οἱ δὲ Ἀκάνθιοι, πολλῶν λεχθέντων πρότερον ἐπ’ ἀμφότερα, κρύφα διαψηφισάμενοι, διά τε τὸ ἐπαγωγὰ εἰπεῖν τὸν Βρασίδαν καὶ περὶ τοῦ καρποῦ φόβῳ ἔγνωσαν οἱ πλείους ἀφίστασθαι Ἀθηναίων, καὶ πιστώσαντες αὐτὸν τοῖς ὅρκοις οὓς τὰ τέλη τῶν Λακεδαιμονίων ὀμόσαντα αὐτὸν ἐξέπεμψαν, ἦ μὴν ἔσεσθαι ξυμμάχους αὐτονόμους οὓς ἂν προσαγάγηται, οὕτω δέχονται τὸν στρατόν.
The Acanthians debated long, with much said on either side, and then took a secret vote. Influenced both by the seduction of Brasidas’ offer and by fear for their crop, they decided by a majority to secede from Athens. They made Brasidas pledge fidelity to the oaths sworn by the Spartan authorities when they sent him out, guaranteeing the autonomy of any people he brought over as allies, and with that pledge given they admitted his army. (tr. Hammond)
4.3.2 τοι in Herodotus, in and beyond direct speech
§34. τοι occurs almost exclusively in direct speech, and grosso modo only in Herodotus.  The vast majority of them are datives of the second person pronoun, just as in Homer, and the act position can greatly vary. In nine cases τοι does not work as a second person pronoun. These instances always occur in act-peninitial position, together with other particles, and with εἰ or ἤν. Interestingly, all the co-texts and contexts suggest that the host discourse acts are part of persuasive assertions; the speakers’ intent while uttering τοι seems to be to persuade their dialogic partners about something.  My general conclusion about τοι in Herodotus and Thucydides is that, whether it grammatically works as a “you” form or as a discourse particle, it retains a strong interactional connotation, in that it links the host act to an appeal to the dialogic partner (“I tell you” is one of the translations proposed  ).
§35. One of the reasons why τοι occurs more often in Herodotean than in Thucydidean speeches may be that speeches in Herodotus are more dialogic. That is to say, they are arranged in dialogic sets, namely speeches that constitute dialogic turns, more than in Thucydides;  additionally, they involve more individuals talking to individuals, rather than collectives talking to collectives as in Thucydides.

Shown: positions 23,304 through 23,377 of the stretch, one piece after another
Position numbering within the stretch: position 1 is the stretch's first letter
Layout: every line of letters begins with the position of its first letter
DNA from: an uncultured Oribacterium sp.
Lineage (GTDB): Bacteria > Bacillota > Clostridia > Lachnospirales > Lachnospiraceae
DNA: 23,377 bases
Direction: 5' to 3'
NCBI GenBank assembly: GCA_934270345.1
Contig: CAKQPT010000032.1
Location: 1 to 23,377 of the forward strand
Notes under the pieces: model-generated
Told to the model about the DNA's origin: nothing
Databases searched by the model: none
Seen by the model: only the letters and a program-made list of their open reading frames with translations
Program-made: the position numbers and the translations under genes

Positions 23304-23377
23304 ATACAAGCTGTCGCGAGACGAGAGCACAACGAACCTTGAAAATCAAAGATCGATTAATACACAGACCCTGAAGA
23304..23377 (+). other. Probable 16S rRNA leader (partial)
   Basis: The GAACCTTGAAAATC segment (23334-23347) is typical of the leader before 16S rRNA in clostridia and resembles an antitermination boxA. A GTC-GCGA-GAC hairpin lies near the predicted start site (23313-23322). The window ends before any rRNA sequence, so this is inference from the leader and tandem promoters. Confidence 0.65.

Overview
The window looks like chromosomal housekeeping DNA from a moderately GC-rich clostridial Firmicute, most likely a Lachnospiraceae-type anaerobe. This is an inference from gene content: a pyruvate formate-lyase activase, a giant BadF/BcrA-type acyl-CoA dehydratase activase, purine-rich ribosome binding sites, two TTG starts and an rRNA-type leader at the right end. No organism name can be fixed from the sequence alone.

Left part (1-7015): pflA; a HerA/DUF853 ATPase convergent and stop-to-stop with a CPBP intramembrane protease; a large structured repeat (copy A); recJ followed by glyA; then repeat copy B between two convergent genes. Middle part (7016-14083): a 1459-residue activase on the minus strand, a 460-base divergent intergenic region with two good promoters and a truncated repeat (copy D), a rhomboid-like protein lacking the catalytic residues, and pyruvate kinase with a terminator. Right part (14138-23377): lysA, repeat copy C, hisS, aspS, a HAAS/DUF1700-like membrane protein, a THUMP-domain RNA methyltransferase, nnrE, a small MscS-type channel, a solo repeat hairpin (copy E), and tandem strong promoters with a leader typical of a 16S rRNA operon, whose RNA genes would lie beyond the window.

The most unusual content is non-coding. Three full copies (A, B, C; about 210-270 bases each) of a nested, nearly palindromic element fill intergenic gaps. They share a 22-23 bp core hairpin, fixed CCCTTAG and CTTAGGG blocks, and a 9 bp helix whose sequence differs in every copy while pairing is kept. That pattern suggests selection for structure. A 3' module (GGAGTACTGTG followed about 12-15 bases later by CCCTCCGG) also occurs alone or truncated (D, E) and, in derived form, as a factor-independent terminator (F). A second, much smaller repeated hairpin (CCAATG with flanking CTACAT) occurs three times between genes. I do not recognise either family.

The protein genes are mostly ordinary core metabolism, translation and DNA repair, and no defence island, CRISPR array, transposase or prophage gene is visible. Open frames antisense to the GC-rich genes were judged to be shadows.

§36. In line with the dialogic nature of the single particle τοι, several particle combinations involving τοι in Herodotus’ and Thucydides’ works tend to occur in direct speeches. The only τοιγάρτοι (Thucydides 6.38.3) and two out of three τοιγάρ in Herodotus (3.3.3 and 8.114.2) are in direct speech; all five instances of τοίνυν in Thucydides, and 16 of 22 instances in Herodotus are in direct speech;  the same holds for 22 of 24 instances of καίτοι in Thucydides, and for 8 of 18 in Herodotus; all three instances of ἤτοι in Thucydides, and four of seven in Herodotus, are in direct speech.  Thus, a dialogic component in the use of τοι seems to affect the use of ἤτοι, τοίνυν, καίτοι (in Thucydides), and τοιγάρ. The sense of appeal to the dialogic partner in these combinations should complement the standard accounts of their function in the two Histories, which pay attention just to the disjunctive (ἤτοι) and the contrastive (καίτοι) relations between the constituents they link. By analogy, the tendency of μέντοι to be used much more frequently in non-direct speech (115 in non-direct speech vs. 28 in direct speech, as for Herodotus, and 69 vs. 11 in Thucydides) should invite scholars to explore the potential dialogism of the third-person utterances hosting μέντοι besides the concessive contribution of the particle (a cluster, in fact). 
§37. Let us now turn to τοι occurring in Herodotus’ narrative sections, a fact which is unexpected in view of the particle’s highly dialogic function. There are not many instances of this—three to be precise. For two of them both Legrand (TLG online) and Hude (OCT) give the same manuscript reading.  In 2.120.3, while expressing alignment with the Egyptian account about Helen, Herodotus argues the following: even if initially the Trojans wanted to risk their life to keep Helen (εἰ δέ τοι καὶ ἐν τοῖσι πρώτοισι χρόνοισι ταῦτα ἐγίνωσκον), in the end the disasters of war would have made them give her back to the Achaeans. In 3.33.1, while commenting on Cambyses’ madness, the author argues that it would not be improbable that a physical illness would affect one’s brain (οὔ νύν τοι ἀεικὲς οὐδὲν ἦν τοῦ σώματος νοῦσον μεγάλην νοσέοντος μηδὲ τὰς φρένας ὑγιαίνειν). In both contexts Herodotus provides persuasive arguments to defend other arguments he has heard. It is as if by means of τοι he marks a contact (potential or real) with his audience, as he is engaged in the process of reasoning things through.